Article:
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BA.2 Explained | What to Know About the 'Stealth Omicron' Variant

Global COVID cases have gone up by 8 percent in the last week, according to the WHO.

Updated
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3 min read

After China, Germany has now reported record high COVID cases since the beginning of the pandemic.

On Tuesday, 16 March, Germany recorded 262,593 new COVID cases — the highest casecount in 24 hours till date, with a 22.27 percent rise in cases in the last 7 days according to data collected by the WHO.

China, which is currently seeing the worst COVID outbreak in the country since the beginning of the pandemic, this week announced lockdowns in major cities, and has reinstated strict COVID protocol.

In Germany, the number of people needing hospitalisation is also on the rise, although deaths have been low, reported The Guardian.

While in both these countries Omicron continues to be the dominant variant, experts think the Omicron subvariant BA.2, dubbed the 'stealth' variant, more specifically, may have something to do with the renewed spike.
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COVID Cases Across Countries

Apart from China and Germany, other countries – particularly in Western Europe – have also been seeing a sudden rise in COVID cases in the past few weeks.

In the last 7 days, France has seen a 29.18 percent rise in COVID cases. Italy has reported a 36.39 percent spike, and the UK has seen a 40.1 percent spike.

On 16 March, South Korea recorded 400,741 COVID cases – the highest single day tally the country has seen to date.

The BA.2 sub-variant has also fast on its way to becoming the dominant COVID variant in the US.

According to the US CDC, 23.1 percent of the total COVID cases in the US are now the BA.2 sublineage.

In fact, according to the WHO, new COVID cases globally went up by 8 percent this week, compared to the last.

The surge in cases coincides with many countries easing COVID restrictions and dropping the mask mandate in public places, schools, shops and restaurants.

Addressing the spike in COVID cases that many countries are seeing after a short period of lull, the WHO on Tuesday warned countries to be cautious.

"These increase are occurring despite reductions in testing in some countries, which means the cases we're seeing are just the tip of the iceberg."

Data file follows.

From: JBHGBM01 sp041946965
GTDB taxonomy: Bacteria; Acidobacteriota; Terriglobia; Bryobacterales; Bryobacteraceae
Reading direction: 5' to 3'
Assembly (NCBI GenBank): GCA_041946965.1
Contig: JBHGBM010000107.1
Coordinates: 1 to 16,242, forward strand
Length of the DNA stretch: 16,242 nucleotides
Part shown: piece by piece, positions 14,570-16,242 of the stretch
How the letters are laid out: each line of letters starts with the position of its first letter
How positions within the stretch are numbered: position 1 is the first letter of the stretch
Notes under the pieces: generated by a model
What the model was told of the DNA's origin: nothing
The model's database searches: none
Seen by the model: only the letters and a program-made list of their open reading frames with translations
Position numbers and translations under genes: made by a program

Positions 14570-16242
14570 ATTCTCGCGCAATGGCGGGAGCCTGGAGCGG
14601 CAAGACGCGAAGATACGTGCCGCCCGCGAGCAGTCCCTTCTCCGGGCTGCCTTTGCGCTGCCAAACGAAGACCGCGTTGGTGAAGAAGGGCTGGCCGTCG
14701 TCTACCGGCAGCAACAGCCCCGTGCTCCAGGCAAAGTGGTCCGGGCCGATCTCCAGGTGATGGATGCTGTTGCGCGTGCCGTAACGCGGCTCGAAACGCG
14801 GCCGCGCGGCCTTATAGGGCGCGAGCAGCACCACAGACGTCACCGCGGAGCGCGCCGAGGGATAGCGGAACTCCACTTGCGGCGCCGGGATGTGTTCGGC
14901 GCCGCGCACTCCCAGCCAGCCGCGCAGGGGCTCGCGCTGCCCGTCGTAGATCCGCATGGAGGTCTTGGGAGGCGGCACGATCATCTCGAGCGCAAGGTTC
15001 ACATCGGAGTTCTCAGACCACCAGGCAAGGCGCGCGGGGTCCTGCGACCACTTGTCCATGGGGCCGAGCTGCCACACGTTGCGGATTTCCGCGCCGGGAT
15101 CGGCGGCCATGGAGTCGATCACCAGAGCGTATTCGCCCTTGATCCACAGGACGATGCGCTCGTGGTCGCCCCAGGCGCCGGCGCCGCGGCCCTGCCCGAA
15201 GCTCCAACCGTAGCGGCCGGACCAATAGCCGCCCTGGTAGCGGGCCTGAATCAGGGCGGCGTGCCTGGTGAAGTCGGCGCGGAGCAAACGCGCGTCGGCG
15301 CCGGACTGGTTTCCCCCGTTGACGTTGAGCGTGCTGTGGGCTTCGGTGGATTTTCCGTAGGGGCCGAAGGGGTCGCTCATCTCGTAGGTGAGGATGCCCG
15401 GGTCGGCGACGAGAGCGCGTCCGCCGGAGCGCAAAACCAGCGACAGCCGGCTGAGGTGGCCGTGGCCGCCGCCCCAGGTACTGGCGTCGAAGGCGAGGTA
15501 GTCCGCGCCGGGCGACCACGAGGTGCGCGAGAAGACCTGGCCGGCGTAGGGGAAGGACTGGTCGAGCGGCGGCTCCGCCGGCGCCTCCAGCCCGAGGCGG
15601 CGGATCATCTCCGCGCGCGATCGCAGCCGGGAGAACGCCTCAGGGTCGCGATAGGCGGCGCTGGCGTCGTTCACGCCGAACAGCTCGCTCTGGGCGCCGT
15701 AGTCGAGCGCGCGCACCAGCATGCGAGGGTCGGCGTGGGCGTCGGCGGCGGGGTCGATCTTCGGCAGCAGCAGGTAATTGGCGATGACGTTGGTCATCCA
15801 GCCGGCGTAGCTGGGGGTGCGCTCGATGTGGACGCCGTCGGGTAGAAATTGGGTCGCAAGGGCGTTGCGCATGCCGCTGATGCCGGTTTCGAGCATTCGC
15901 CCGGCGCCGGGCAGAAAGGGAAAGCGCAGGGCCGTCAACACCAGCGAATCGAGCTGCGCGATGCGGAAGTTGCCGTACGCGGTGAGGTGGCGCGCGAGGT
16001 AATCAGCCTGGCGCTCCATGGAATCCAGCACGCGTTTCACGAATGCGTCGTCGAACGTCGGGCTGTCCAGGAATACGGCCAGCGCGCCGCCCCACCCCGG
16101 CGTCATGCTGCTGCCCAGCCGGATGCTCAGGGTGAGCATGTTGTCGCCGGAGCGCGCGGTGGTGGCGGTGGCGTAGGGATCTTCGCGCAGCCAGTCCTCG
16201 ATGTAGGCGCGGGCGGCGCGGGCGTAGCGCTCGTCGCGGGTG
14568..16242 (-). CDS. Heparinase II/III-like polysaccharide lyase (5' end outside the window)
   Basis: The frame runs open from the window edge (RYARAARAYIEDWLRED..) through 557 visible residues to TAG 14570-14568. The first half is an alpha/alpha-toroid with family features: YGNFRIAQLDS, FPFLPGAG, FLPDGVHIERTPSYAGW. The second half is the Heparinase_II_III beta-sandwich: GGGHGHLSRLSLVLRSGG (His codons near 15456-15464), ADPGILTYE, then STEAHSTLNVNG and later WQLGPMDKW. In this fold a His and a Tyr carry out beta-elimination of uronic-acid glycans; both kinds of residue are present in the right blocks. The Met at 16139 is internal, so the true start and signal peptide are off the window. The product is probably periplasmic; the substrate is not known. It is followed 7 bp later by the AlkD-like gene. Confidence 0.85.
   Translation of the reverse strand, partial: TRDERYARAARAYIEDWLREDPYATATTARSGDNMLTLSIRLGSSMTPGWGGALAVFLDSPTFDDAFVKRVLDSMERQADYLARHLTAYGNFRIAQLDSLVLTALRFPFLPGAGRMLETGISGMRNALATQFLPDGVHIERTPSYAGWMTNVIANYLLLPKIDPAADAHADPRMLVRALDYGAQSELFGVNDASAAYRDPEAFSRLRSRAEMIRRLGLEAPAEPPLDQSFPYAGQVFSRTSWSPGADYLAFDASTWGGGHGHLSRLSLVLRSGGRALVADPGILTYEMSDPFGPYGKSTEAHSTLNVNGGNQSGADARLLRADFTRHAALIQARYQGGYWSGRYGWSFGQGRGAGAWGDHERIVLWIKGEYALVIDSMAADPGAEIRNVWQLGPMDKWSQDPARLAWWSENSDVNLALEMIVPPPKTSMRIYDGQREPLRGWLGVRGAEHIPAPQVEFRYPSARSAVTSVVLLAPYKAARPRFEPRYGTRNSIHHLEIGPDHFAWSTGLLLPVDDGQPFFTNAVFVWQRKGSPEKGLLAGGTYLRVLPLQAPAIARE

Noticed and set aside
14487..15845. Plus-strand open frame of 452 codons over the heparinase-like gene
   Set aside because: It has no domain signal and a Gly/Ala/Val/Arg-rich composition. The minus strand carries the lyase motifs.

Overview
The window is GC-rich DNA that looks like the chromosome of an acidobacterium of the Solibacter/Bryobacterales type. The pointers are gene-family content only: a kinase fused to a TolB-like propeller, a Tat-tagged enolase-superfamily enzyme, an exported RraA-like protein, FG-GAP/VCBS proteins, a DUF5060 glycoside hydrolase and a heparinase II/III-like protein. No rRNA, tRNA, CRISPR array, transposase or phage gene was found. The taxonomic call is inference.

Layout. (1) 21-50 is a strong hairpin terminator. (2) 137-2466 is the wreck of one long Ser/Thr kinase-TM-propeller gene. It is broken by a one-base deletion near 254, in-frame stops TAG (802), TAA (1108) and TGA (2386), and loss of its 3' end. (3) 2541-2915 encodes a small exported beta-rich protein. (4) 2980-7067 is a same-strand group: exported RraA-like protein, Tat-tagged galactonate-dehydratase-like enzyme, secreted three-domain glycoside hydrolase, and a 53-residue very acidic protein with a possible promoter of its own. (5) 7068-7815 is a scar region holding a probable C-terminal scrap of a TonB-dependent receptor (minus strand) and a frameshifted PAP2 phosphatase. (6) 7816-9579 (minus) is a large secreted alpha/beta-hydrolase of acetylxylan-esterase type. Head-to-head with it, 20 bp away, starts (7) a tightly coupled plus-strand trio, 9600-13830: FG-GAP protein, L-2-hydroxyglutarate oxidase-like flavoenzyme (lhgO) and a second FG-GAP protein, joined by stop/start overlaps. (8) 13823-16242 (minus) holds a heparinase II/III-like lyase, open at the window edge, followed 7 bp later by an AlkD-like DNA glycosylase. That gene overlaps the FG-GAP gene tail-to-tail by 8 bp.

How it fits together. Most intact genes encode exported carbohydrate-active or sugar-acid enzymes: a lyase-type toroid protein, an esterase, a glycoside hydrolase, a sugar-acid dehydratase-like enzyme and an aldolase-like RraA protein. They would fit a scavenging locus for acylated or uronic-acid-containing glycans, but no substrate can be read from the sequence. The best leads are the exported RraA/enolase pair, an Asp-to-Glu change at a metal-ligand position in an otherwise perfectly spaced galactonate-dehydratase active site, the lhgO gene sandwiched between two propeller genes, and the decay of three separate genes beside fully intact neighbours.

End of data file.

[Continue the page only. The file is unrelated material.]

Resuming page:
Tedros Adhanom Ghebreyesus, Head of WHO as quoted by Reuters

The real numbers are thought to be higher, as many countries have seen a fall in PCR testing rates. With home testing kits catching on, many self-diagnosed cases are likely to go unreported as well.

The Situation in India

At the moment, India seems to be on the road to recovery after the Omicron driven third wave that hit the country in the beginning of the year.

On Wednesday, the number of active cases in the country dipped to 30,799.

Furthermore, according to the MoHFW (Ministry of Health and Family Welfare), 7,17,330 tests were done in the last 24 hours, of which 2879 turned out to be positive.

However, taking note of the quickly changing situation in other countries, health officials have warned against complacency.

BA.2 Variant: What Do We Know?

To bring you up to speed, here are some quick facts about the 'stealth' variant:

  • BA.2 is a subvariant of the Omicron variant (B.1.1.529).

  • Although the BA.2 sub variant is closely related to BA.1 (the dominant sublineage of Omicron), it also has major mutations, including some changes in the spike protein.

  • What especially sets it apart from the Original Omicron variant is that it doesn't have the missing target gene that was used to identify the former.

  • This makes it easier for BA.2 to slip through tests and go undetected.

  • It is too soon to say with certainty, but based on early data, and the trajectory of COVID cases in the world at the moment, BA.2 might be inherently more transmissible than BA.1, according to the WHO.

  • The subvariant's place of origin is unknown.

  • BA.2 was classified as a 'variant under investigation' by the UK Health Security Agency (UK HSA) on 22 January, but has since been bumped up to a variant of concern.

"The BA.2 sublineage should continue to be considered a variant of concern and that it should remain classified as Omicron."
The WHO, in a statement last month

(Written with inputs from the Guardian, Reuters, and the WHO.)

(At The Quint, we are answerable only to our audience. Play an active role in shaping our journalism by becoming a member. Because the truth is worth it.)

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